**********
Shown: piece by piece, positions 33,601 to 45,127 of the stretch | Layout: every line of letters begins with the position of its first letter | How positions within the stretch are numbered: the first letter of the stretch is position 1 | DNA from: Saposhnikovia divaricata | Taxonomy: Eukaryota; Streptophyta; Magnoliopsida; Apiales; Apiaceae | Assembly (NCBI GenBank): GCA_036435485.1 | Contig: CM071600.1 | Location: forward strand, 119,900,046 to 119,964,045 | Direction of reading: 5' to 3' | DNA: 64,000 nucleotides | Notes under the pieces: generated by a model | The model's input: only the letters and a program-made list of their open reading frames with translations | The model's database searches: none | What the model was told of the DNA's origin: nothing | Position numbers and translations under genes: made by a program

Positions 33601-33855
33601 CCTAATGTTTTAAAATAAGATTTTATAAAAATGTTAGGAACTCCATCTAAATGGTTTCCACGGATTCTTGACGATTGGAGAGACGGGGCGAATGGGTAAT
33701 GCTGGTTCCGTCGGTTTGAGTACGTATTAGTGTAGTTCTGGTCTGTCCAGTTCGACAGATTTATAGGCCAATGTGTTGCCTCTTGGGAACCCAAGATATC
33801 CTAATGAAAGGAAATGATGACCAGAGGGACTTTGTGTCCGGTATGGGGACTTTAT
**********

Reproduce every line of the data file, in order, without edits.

Shown: piece by piece, positions 33,601 to 45,127 of the stretch | Layout: every line of letters begins with the position of its first letter | How positions within the stretch are numbered: the first letter of the stretch is position 1 | DNA from: Saposhnikovia divaricata | Taxonomy: Eukaryota; Streptophyta; Magnoliopsida; Apiales; Apiaceae | Assembly (NCBI GenBank): GCA_036435485.1 | Contig: CM071600.1 | Location: forward strand, 119,900,046 to 119,964,045 | Direction of reading: 5' to 3' | DNA: 64,000 nucleotides | Notes under the pieces: generated by a model | The model's input: only the letters and a program-made list of their open reading frames with translations | The model's database searches: none | What the model was told of the DNA's origin: nothing | Position numbers and translations under genes: made by a program

Positions 33601-33855
33601 CCTAATGTTTTAAAATAAGATTTTATAAAAATGTTAGGAACTCCATCTAAATGGTTTCCACGGATTCTTGACGATTGGAGAGACGGGGCGAATGGGTAAT
33701 GCTGGTTCCGTCGGTTTGAGTACGTATTAGTGTAGTTCTGGTCTGTCCAGTTCGACAGATTTATAGGCCAATGTGTTGCCTCTTGGGAACCCAAGATATC
33801 CTAATGAAAGGAAATGATGACCAGAGGGACTTTGTGTCCGGTATGGGGACTTTAT